If you ask, Emily Flores will tell you many reasons why she founded Cripple Media.
On the one hand, she love magazines for teenagers. Inspired by teen-run brands like Rookie magazine, Flores found herself alone in her bedroom at age 15, Google searching “how to make a magazine.”
She also wanted to make friends. When she launched her brand, she spent hours interacting with other teens on Twitter and Instagram, some of whom would later become her full-time members.
Most importantly, Flores said she founded Cripple Media (originally called Cripple Magazine) because she couldn’t find anything else like it.
“I wanted to create a space that was for young people like me because I didn’t see a space that looked like this at all,” Flores, now 18, told In The Know.
Flores, who suffers from muscular dystrophy, spent much of her childhood in spaces designed by people without disabilities. She grew up in a suburb of Austin, Texas, where she spent years attending events for other disabled children – which she described as “inauthentic”, “condescending” and “confusing.” These encounters, which seemed awkward and bad, affected her in more ways than she thought at the time.
“When I was younger I didn’t have any disabled friends until about two years ago, I think,” Flores said. “So that – I didn’t realize it until later – really had an impact on how I saw myself and how I saw other people with disabilities. “
When Flores started her community, it wasn’t at a face-to-face dating event – it was online. Through social media, she found other disabled teens. Like her, many of them wanted something that they could totally make their own. So Flores got down to business.
“I wanted to create a space where it feels really authentic, and a space where you feel cool and trendy and so just – trendy, for lack of a better word,” said Flores.
The result of this idea was Cripple Media. The print magazine turned website, which calls itself the first of its kind, is a media brand by and for young people with disabilities. The site covers culture, politics, lifestyle, identity and more. There is even a column of tips and plans for an online merchandising store.
Flores’ idea for the name of the site arose out of a current trend in the disabled community, through which activists, media professionals and many others are picking up words like “crip” and “cripple” , which in the past have been used as derogatory terms.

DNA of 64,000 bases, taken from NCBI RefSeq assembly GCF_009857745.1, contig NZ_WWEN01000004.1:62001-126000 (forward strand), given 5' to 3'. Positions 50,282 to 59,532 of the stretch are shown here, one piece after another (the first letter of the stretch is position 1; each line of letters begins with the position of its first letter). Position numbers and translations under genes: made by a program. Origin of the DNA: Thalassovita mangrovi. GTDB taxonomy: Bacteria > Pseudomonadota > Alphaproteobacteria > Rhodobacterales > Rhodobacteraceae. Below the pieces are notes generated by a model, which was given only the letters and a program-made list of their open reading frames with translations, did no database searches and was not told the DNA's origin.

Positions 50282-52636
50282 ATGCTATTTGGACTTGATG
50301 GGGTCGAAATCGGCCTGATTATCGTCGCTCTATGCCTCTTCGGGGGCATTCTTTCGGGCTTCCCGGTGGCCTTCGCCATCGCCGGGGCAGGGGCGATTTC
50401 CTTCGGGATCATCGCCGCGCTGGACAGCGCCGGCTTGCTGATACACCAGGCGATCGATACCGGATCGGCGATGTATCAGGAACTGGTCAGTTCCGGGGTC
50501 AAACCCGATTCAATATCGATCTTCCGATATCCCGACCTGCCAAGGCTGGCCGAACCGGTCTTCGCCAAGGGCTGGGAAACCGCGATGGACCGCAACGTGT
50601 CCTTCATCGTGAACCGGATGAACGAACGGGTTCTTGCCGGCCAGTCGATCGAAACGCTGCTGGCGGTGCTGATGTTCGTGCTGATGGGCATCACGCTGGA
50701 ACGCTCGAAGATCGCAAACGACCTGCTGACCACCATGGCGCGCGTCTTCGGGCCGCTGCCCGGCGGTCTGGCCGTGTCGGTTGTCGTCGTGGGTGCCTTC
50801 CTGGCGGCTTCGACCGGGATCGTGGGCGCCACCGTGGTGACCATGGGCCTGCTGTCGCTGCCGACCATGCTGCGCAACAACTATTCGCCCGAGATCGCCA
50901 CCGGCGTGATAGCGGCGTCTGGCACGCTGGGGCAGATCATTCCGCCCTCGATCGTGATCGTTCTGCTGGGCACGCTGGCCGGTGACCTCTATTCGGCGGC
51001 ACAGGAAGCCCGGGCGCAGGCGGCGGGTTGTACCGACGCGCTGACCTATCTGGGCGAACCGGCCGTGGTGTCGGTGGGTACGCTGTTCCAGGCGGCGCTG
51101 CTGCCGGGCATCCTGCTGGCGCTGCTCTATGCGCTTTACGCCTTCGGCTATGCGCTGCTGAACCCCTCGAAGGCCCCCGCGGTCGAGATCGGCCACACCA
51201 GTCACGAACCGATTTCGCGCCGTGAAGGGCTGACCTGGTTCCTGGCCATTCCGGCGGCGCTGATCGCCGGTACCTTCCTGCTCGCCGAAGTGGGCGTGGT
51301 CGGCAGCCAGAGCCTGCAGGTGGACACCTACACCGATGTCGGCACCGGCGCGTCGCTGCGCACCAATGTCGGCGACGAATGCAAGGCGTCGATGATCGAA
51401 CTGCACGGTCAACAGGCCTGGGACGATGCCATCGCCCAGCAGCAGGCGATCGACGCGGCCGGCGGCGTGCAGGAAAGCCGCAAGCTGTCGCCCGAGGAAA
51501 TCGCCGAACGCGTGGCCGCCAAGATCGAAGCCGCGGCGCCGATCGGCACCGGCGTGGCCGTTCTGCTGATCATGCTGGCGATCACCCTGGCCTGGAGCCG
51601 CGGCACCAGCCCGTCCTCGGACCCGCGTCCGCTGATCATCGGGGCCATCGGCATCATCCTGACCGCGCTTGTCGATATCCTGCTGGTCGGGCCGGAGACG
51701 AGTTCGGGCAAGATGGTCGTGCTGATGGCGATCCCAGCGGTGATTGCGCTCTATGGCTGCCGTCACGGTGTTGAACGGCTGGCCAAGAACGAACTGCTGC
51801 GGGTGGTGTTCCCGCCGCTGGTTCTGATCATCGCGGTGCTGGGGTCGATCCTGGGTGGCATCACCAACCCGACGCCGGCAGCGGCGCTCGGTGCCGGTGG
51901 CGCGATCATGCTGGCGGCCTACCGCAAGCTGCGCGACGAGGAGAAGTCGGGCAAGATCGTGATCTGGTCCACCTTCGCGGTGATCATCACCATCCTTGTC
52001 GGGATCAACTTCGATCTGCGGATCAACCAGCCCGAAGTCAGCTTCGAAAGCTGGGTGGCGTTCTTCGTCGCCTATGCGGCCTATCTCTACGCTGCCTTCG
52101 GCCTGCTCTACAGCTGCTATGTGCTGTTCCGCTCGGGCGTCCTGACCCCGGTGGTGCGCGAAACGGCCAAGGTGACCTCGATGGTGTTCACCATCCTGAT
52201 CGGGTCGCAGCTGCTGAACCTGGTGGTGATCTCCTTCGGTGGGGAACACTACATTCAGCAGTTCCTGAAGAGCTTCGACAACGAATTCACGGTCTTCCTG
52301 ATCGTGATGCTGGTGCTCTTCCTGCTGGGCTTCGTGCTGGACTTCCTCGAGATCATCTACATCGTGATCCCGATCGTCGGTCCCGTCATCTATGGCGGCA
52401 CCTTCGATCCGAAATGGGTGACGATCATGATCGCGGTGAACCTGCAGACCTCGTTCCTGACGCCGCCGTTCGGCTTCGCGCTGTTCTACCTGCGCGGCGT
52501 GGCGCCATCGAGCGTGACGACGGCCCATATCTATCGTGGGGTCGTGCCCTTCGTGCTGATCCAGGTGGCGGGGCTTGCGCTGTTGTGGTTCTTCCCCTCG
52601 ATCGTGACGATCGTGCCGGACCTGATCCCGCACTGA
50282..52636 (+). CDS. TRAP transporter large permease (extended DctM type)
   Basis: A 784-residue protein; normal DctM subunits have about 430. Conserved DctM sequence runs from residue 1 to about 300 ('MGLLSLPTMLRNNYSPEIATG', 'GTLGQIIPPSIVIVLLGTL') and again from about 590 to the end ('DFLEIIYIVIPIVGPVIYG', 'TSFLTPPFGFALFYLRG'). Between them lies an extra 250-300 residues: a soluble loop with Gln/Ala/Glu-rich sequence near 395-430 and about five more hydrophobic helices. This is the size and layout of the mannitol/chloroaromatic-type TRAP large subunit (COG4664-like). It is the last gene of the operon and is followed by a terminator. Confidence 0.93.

“I wanted to call him ‘crippled’, that’s because it also brings similar shock value and sort of makes a non-disabled person think, ‘Oh my God, who would name a magazine on the? infirmity of the handicap? “” Flores mentioned. “And so I guess I wanted the answer to be, ‘people with disabilities. “”
Everything about Cripple Media is decidedly young and cool. The staff is extremely young – Flores said her editors range from teens to twenties – and the website flashes in Gen Z style. There’s even a flurry of hearts following your cursor as you browse.
What started out as a one-person DIY business has grown into something much bigger. The Cripple Media team now numbers dozens of people, and the brand has been featured online in VICE and in print for The New York Times.
Flores and her team accomplished all of this in just three years. In the meantime, Flores, who is only 18, has balanced running a website while attending college at the University of Texas. She has also written for Teen Vogue, guest on podcasts and given a TEDx talk on accessible fashion.
It’s a resume that seems somewhere between impressive and mind-blowing to someone his age. However, Flores considers her own success to be fully reproducible. For her, it all depends on your state of mind.
When asked what she would say to young people looking to start similar projects, Flores’ advice is clear.
“My advice to young people is that you are literally not alone,” she said. “No matter how unique you think your issues are… I guess I just want young people to know that there is a community that can support you, uplift you and defend you.”
Finding this support system isn’t always easy – it took Flores years to do it. But Flores is a firm believer in the good the internet can do, especially for underrepresented communities.
“With the Internet you can really do anything,” she said. “Set up a space and distribute it to people. Your voice really matters, and it’s something I’ve really struggled with for a very long time, [but] we can take back our power. It’s difficult, and I don’t think we’ve done it yet, but we can do it.
Flores wants there to be more brands like Cripple Media. Still, she is optimistic that one day soon there will be. In the meantime, she hopes her brand can continue to grow, so that she and her team can raise their voices even more.
“I just hope that [Cripple Media] is soon becoming and still is a truly accessible and open space, and a publishing media company where we can receive compensation for the work we do, ”said Flores. “And that it can provide a source of employment opportunities for young creative people with disabilities.”
You can check out the Cripple Media site here and follow the brand on TikTok, Twitter and Instagram.
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If you liked this story, go see In The Know interview with disability activist Aubrie Lee.
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